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BONNIE'S GARDEN--Who's Bugging Who?

It's about that time!  As our gardens grow, there is more to love--and more for insects to eat!

When I’m out admiring my garden and keeping my eye out for problems, I also look for things like holes in the leaves or chewing damage on the outer edges. I look for little “patches” of eggs on the bottoms of leaves. And I check newest growth for distorted leaves which could be a sign of aphid damage.

 As much as we love our home-grown veggies, insects love them even more. As always, the best defense is following good garden practices--keeping weeds and debris out of our garden, for example.

 Some of the more common veggie pests are:

 STINKBUGS—Stink bugs do resemble squash bugs. Stink bugs tend to prefer tomatoes so if you find what you think are stink bugs on squash plants, they are probably squash bugs. Pyrethrins are fairly effective against stink bugs, applying early morning or late evening. Keep your garden free of debris.

 SQUASH BUGS—Light to dark gray and shaped something like a stink bug. The best defense, again, is to keep gardens free of debris. You can trap by laying out boards or newspapers during the day. Squash bugs will congregate underneath and you can destroy them. If you do use pest controls, be sure to apply early morning or evening to avoid killing bees. Check leaves often for reddish brown eggs (laid in clusters of 10 to 15) and destroy them—easily done by picking off with the sticky side of duct tape. Tansy, borage, radishes and nasturtiums may repel them.

 CUCUMBER BEETLES—The beetles are yellowish-green with dark stripes. They spread disease so keep them under control. Inspect plants often. If you had beetles last year, then plant cucumbers later this year so that your neighbor’s earlier crop will get them instead of yours. They hatch hungry in late spring. If you plant later, you can miss them altogether. Dipel is effective against young just hatched beetles. Rotenone dust is also okay or you can hand-pick. Radishes, rue and tansy repel them.
 
SQUASH VINE BORER—Borers are caterpillars that bore into the stem. The stems begin wilting at the tips and it will eventually kill the entire stem. Spray stems with Dipel or insecticidal soap weekly or wrap stems in foil or strips of muslin or pantyhose. Cover stems with soil at various points along its length to induce rooting. If the borer does get in the crown end stem, if the middle of the stem has roots, the ends will continue to grow.

 TOMATO HORNWORM—3 to 4” long green caterpillars that feed voraciously on tomato family members. The best control is to hand pick. If they have little white eggs on the back, leave those hornworms as they are hosting the eggs to parasitic wasps. Just gently relocate them to the bottom of the tomato plant so that they don’t eat the newest leaves or flowers.  Use gloves when handling as hornworms can sting.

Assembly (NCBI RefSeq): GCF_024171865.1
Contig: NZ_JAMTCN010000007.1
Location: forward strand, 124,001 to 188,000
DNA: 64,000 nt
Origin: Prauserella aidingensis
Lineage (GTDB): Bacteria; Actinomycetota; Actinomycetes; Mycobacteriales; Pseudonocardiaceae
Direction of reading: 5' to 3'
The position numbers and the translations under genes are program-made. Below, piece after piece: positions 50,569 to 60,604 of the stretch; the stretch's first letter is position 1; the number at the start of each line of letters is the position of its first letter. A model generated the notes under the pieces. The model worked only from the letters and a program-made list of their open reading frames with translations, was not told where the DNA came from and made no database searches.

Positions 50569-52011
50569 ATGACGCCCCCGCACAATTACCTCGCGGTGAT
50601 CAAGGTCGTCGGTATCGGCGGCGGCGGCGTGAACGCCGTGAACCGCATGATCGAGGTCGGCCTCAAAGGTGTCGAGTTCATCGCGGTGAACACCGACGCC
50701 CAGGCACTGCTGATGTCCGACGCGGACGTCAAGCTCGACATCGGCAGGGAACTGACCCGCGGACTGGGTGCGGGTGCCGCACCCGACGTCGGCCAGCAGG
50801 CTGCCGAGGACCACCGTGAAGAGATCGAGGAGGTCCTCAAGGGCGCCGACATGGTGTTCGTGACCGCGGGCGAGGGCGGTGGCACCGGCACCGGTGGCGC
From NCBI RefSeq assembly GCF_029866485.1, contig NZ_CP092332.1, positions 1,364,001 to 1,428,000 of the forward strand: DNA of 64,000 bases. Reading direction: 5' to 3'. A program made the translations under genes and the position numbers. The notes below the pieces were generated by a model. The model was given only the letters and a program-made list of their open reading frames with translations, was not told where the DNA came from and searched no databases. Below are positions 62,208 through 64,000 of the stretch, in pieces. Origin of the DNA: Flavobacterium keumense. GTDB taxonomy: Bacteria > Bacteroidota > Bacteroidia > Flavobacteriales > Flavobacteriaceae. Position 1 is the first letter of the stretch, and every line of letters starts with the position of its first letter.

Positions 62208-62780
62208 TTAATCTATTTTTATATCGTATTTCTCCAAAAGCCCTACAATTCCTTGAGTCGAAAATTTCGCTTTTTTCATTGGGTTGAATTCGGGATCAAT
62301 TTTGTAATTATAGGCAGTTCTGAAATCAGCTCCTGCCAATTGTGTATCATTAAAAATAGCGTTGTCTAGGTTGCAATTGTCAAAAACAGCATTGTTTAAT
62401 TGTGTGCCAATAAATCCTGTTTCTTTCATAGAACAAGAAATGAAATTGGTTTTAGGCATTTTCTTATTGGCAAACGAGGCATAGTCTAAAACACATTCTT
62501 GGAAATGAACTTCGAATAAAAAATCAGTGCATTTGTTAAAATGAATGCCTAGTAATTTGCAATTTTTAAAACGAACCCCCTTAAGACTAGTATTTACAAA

CABBAGE LOOPERS—Loopers are little green inch-worms that prefer cabbage family members (broccoli, cauliflower, cabbage, kale, etc.) Loopers are easily picked off. Destroy eggs when you find them. Oregano and mint are said to repel them.

 MEXICAN BEAN BEETLES—They look like yellow/brown lady bugs and the larva are yellow and spiny. Look for yellow eggs on the undersides of leaves laid in clusters of 30-40. While they do prefer beans, they will occasionally be found on peas, squash or tomatoes. Handpick adults and remove egg clusters. If necessary, insecticidal soap or neem oil may be used—particularly on the undersides of leaves. Bush beans are less likely to get them.

 APHIDS—Little oval insects that come in several colors and congregate on new growth and flower buds. They are a problem because they are so plentiful—and because they can transmit plant diseases. Aphids can give birth to live young—and without mating. One aphid can produce 600 billion descendants in one season!  And they are actually born pregnant!!!  However, they are easily washed off or can be treated with a mild organic pesticide. Garlic, onions, basil and marigolds can repel them (Don’t plant onion family members near beans or peas.)
 
There are many other insects out there just waiting for a chance to pounce on our crops. Be diligent and be sure you get there first!
Posted: 6/16/2015 by Bonnie Pega | with 2 comment(s)
Comments
Bonnie
Shawn--when treating for insect problems on pollinator friendly flowers, timing is very important. First use an organic product--that is NOT absorbed into the plant and won't get into the nectar. Second, spray about eight or eight-thirty at night. The hummers, bees, and butterflies will have gone home by then.
7/20/2015 8:43:37 AM

Shawn Durand
I have small white worms in my bee balm blooms. what can I use to kill them and not hurt the hummingbirds?
6/22/2015 11:33:48 AM

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